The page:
On The Wild Side: Introducing Sara Mang
This is a shiny new feature where we spotlight an awesome member of our Wild Women Expeditions community. Grab a warm cup of joe and lean in on a fun chat with Sara. She’s a writer, a storyteller and a skinny-dipper to boot!
Well, to start, I grew up in Happy Valley, Labrador. My house was built by a local carpenter whose son loved Alice in Wonderland, so the doors were shaped like keyholes. This fun fact may have impacted my decision to become a writer of contemporary fiction and poetry, but who can really say? I studied chemistry at the Royal Military College of Canada and spent almost twenty years in the military before leaving this ill-fitted career (what was I thinking? Was I really thinking though?) to dedicate myself to my family and my writing. I have three awesome energetic kids and a tall husband who is handsome despite the twirly moustache which he proudly pomades on a daily basis. We also have a coonhound who has a sinister history of chasing sheep off cliffs and/or into the ocean.
Clearly, my family occupies a large portion of my headspace, so I cherish solitude, and am happy to travel alone, dine alone, meander strange new places by myself. That said, I also enjoy connecting with people, especially fellow artists and fellow parents. My favourite places are those that cater to arts and cultural history and imagination. I also love any opportunity to savour good food, especially good food from the sea.
In July, I joined a vibrant group of Wild Women onboard the Ocean Endeavour’s Atlantic Canada Explorer. We spent two whimsical days with wild horses on Sable Island, sailed over the Gully Marine Protected Area, visited the fishing village of Cheticamp, shopped in Charlottetown, meandered Les Îles de la Madeleine, tasted caramelised scallops in St. Pierre et Miquelon, and got sopping wet hiking in the remote outport of François, Newfoundland. The ship departed from and returned to my favourite place on the planet, the colourful and ever original city of St. John’s, Newfoundland. Margaret Atwood was onboard throughout the expedition, and was as fearsome and fabulous as one might expect of an internationally celebrated literary giant.
Why did you choose Wild Women?
If I’m honest, I didn’t choose Wild Women. My husband discovered this tour. Yes, it gave me pause. Why are Wild Women on my husband’s social media feed? But then, Nathan is an unapologetic feminist so it makes perfect sense and he strongly encouraged me to go. I argued that it was too expensive. He reminded me of my devout admiration of Atwood’s work and advocacy. I imagined Margaret and I chewing gum and blowing bubbles together while contemplating the annual migration of birds and the state regulation of wombs. Alas, I signed up, spent a fortune, and had an experience of a lifetime.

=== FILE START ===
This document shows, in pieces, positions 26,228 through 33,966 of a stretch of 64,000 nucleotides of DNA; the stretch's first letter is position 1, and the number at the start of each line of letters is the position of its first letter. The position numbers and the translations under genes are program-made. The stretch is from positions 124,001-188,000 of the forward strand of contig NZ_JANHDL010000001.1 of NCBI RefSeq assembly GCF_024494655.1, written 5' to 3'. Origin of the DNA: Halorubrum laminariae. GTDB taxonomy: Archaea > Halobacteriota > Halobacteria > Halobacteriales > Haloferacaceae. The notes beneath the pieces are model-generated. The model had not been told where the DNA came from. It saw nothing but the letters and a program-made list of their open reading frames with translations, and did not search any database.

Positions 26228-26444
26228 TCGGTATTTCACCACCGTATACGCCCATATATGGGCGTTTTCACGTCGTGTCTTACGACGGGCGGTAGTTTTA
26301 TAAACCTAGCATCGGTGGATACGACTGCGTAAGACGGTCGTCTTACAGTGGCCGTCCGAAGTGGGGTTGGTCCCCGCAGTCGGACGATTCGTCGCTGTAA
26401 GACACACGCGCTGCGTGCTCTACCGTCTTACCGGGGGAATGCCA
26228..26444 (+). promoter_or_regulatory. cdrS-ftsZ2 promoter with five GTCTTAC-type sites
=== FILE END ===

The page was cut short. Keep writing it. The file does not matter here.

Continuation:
What’s the one story you keep telling everyone about the trip?
One story? I’m a storyteller, so one story won’t cut it for me, but I’ll try to compress:
I made a point of skinny-dipping in every port. I had decided at the get-go to turn this trip into a self-directed writing residency, so every chance I got, I ventured off on my own to write for a few hours. I found myself on secluded beaches and skinny-dipping felt necessary. During my day trip to Les Îles de la Madeleine, an archipelago off the coast of Quebec, I climbed red rocks in order to achieve privacy for le dip. I found a cave. I felt like I was inside a lucid dream. After my plunge, I returned to the main beach because the tide was rising. I sat on the beach and wrote for the afternoon.
After a few hours, two ladies walked toward me on the beach. It was Ms. Atwood and her sister, Ruth. Ruth informed me that it was time to head back to the ship, and with their permission, I joined them. During our walk, I witnessed Margaret Atwood in action. How intently she observed the plants, the birds, the section of the asphalt path that had been swept into the sea. We talked about wind and pack-ice, how the ice used to protect the coastline, and now that the ice is gone, the wind is wreaking havoc. We talked about my daughter Heidi and the rules she taped to her bedroom door. Rule #1: DON’T MESS UP THE VIBES. Margaret asked me how old my daughter was and I told her Heidi was thirteen. “Prepare to deal with that for the next twenty years,” she said. It was an exquisite experience to have such an intimate and candid chat with her. We talked about writing. She told me to hang in there.
Do you keep in touch with anyone from your trip?